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Woman scratching at psoriasis not realizing it can lead to hearing loss.

When you think about psoriasis, you probably recall all those commercials depicted people with skin problems. Psoriasis impacts your general health and not only your skin. Psoriasis is frequently misunderstood and minimized, due to a lack of knowledge of how psoriasis impacts sufferers as well as the serious conditions that can be related to this disorder. Although plaques on the skin are its most visible indicator, they’re indicative of what psoriasis can cause throughout the body: The risk of metabolic conditions that are increased by chronic irritation and cardiovascular disease.

New research reinforces the body of research connecting another significant issue to psoriasis: Hearing loss. Published in The Journal of Rheumatology, this study evaluated connections between psoriatic arthritis, mental health, and hearing impairment. Psoriatic arthritis is a type of psoriasis where inflammation is concentrated near the joints, causing inflammation, difficulty with movement, and pain. The common plaques may not be experienced by people who suffer from psoriatic arthritis.

In the same way as with rheumatoid arthritis (and similar to psoriasis), psoriatic arthritis is an autoimmune disease, the sufferer’s body is essentially attacking its own healthy tissue. But unlike rheumatoid arthritis, you could have psoriatic arthritis on only one knee due to the fact that it’s asymmetrical, and it doesn’t only target joints but leads to painfully swollen toes and fingers while it targets sufferer’s nails and eyes.

Based on the findings of this recent study, inflammation caused by psoriatic arthritis may also impact hearing. A large control group of people with neither psoriasis or psoriatic arthritis were compared to people who had one or the other condition. They discovered that the group with psoriatic arthritis was more likely to report hearing impairment, and those reports were supported by audiometric screening. Even when other risk considerations are considered, people diagnosed with psoriatic arthritis were significantly more prone to have hearing loss than either {the control group or psoriasis sufferers}.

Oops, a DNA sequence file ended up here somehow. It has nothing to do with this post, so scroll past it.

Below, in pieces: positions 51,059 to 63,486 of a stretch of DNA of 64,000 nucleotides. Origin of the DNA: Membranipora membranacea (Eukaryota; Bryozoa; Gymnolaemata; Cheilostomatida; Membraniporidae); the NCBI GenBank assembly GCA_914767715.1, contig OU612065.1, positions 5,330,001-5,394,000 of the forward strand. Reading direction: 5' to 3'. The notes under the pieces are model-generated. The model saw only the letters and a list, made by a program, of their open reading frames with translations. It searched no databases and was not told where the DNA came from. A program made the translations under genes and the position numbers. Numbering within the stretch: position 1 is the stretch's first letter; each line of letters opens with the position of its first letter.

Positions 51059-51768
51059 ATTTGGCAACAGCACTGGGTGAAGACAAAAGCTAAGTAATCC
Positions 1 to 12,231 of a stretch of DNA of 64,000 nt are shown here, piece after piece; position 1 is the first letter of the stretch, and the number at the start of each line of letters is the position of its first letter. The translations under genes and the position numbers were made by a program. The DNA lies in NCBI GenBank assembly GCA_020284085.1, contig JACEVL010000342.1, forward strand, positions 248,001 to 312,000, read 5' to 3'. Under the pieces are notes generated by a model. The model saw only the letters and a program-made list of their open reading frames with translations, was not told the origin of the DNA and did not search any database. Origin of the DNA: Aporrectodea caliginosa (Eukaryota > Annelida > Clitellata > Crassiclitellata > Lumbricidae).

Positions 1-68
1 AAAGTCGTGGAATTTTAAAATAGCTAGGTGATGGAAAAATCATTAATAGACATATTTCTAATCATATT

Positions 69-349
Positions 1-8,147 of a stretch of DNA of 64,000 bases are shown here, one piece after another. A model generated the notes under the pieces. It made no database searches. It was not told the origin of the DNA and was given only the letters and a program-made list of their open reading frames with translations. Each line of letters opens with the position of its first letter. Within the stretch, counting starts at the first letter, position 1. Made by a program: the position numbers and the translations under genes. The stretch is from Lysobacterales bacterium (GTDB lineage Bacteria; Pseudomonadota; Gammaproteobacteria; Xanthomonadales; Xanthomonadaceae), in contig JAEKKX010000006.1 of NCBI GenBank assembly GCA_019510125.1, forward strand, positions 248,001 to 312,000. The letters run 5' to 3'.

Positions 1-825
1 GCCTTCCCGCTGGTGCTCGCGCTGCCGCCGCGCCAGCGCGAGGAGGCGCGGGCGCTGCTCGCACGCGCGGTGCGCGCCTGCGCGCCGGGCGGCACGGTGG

But there is an evident link between psoriasis, psoriatic arthritis and loss of hearing. A 2015 study found that there is a considerably higher danger, for people with psoriasis, of developing sudden sensorineural loss of hearing, also called sudden deafness. The ability to hear diminishes notably over three days or less with sudden sensoroneural hearing loss. It has various possible causes, but scientists think that sudden psoriasis flare-ups might be responsible. If this happens in or near the cochlea, it may impede hearing. In some instances, treatments that relieve psoriasis symptoms might be used to address this form of hearing loss, but hearing aids are often recommended when other interventions don’t appear to be helping.

If you suffer from psoriasis or psoriatic arthritis, it’s essential to monitor your hearing. Make regular hearing exams along with your yearly health-care appointments. Disease related to inflammation can lead to inner ear damage, which can cause loss of balance and psoriatic arthritis. Psoriasis and psoriatic arthritis are both also linked with depression and anxiety, which can both exacerbate hearing loss. Loss of hearing is a condition you want to detect early because untreated hearing loss can result in other health troubles like dementia.

With early treatment, you can stay ahead of the symptoms by getting your hearing checked frequently and working with your doctor, comprehension is key. Neither hearing loss nor psoriasis should influence you to sacrifice your standard of living, and having the correct team by your side can make a huge difference.

The site information is for educational and informational purposes only and does not constitute medical advice. To receive personalized advice or treatment, schedule an appointment.
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